Nonvolitional assessment of tibialis anterior force and architecture during critical illness

Bronwen Connolly, Matthew Maddocks, Victoria MacBean, William Bernal, Nicholas Hart, Philip Hopkins, Gerrard F. Rafferty*

*Corresponding author for this work

Research output: Contribution to journalArticlepeer-review

10 Citations (Scopus)

Abstract

Introduction: Contemporaneous measures of muscle architecture and force have not previously been conducted during critical illness to examine their relationship with intensive care unit (ICU)-acquired weakness. Methods: Ankle dorsiflexor muscle force (ADMF) with high-frequency electrical peroneal nerve stimulation and skeletal muscle architecture via ultrasound were measured in 21 adult, critically ill patients, 16 at ICU admission. Results: Thirteen patients were measured on 2 occasions. Among these, 10 who were measured at ICU admission demonstrated muscle weakness. Despite significant reductions in tibialis anterior (Δ = −88.5 ± 78.8 mm 2 , P = 0.002) and rectus femoris (Δ = −126.1 ± 129.1 mm 2 , P = 0.006) cross-sectional areas between occasions, ADMF did not change (100-HZ ankle dorsiflexor force 9.8 [IQR, 8.0–14.4] kg vs. 8.6 (IQR, 6.7–19.2) kg, P = 0.9). Discussion: Muscle weakness was evident at ICU admission. No additional decrements were observed 7 days later despite significant reductions in muscle size. These data suggest that not all ICU weakness is truly “acquired” and questions our understanding of muscle function during critical illness. Muscle Nerve 57: 964–972, 2018.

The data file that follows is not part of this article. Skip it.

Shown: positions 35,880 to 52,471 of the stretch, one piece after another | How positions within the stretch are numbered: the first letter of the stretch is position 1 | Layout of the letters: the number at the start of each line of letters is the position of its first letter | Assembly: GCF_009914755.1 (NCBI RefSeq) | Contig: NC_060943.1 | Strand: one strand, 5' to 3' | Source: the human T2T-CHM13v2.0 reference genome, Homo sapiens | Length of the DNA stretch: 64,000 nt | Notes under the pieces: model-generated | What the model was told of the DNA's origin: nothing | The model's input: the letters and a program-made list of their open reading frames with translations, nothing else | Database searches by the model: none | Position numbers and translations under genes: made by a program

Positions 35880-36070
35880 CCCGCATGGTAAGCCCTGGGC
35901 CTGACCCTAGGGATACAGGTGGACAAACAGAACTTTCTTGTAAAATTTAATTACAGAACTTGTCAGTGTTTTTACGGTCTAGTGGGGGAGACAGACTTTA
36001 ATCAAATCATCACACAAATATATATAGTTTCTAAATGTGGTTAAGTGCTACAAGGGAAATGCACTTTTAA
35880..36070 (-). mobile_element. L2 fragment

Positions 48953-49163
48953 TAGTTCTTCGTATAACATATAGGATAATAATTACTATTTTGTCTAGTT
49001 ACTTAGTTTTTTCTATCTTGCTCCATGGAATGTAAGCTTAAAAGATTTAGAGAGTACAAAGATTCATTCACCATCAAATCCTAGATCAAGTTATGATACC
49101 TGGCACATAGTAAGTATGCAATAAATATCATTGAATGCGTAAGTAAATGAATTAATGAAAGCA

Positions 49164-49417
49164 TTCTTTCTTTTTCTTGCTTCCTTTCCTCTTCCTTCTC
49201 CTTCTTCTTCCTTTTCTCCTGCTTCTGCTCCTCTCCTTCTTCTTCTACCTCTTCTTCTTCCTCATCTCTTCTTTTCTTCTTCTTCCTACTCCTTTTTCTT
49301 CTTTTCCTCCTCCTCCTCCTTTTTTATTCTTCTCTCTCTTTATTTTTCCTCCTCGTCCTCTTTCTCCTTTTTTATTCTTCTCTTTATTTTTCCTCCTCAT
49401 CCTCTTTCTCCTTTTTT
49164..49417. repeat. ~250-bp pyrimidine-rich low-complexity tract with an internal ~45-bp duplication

Original languageEnglish
Pages (from-to)964-972
JournalMuscle and Nerve
Volume57
Issue number6
DOIs
Publication statusPublished - 01 Jun 2018
Externally publishedYes

Keywords

  • architecture
  • assessment
  • critical illness
  • muscle force
  • ultrasound

ASJC Scopus subject areas

  • Physiology
  • Clinical Neurology
  • Cellular and Molecular Neuroscience
  • Physiology (medical)

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